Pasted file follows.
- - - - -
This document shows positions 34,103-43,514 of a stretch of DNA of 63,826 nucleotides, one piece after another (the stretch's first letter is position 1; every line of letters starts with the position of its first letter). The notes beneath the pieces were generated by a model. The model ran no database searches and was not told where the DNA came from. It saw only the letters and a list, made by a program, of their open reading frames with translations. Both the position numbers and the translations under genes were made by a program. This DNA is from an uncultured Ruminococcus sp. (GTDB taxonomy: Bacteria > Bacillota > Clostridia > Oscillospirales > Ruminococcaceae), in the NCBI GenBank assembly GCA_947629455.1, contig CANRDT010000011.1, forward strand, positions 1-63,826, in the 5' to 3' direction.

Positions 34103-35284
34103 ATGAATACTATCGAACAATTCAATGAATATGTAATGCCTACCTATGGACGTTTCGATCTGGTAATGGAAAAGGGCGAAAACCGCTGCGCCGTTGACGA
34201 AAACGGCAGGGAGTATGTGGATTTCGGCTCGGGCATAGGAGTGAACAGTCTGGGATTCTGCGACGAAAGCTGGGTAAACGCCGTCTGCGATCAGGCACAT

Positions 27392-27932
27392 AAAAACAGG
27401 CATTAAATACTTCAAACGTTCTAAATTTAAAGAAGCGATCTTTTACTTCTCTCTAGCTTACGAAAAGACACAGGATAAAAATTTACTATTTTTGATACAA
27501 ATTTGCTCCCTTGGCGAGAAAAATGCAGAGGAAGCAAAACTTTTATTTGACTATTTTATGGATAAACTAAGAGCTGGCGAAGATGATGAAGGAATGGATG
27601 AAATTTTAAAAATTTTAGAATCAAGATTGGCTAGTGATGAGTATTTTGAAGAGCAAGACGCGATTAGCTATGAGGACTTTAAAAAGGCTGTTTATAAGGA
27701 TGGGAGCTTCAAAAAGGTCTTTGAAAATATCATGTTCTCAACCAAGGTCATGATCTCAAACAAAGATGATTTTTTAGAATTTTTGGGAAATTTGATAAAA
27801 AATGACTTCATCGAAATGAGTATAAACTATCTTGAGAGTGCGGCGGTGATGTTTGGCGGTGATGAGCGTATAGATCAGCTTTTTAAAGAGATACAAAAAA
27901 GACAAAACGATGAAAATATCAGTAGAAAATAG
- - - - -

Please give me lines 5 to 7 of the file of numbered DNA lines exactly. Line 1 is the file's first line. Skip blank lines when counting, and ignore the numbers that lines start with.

Positions 27392-27932
27392 AAAAACAGG
27401 CATTAAATACTTCAAACGTTCTAAATTTAAAGAAGCGATCTTTTACTTCTCTCTAGCTTACGAAAAGACACAGGATAAAAATTTACTATTTTTGATACAA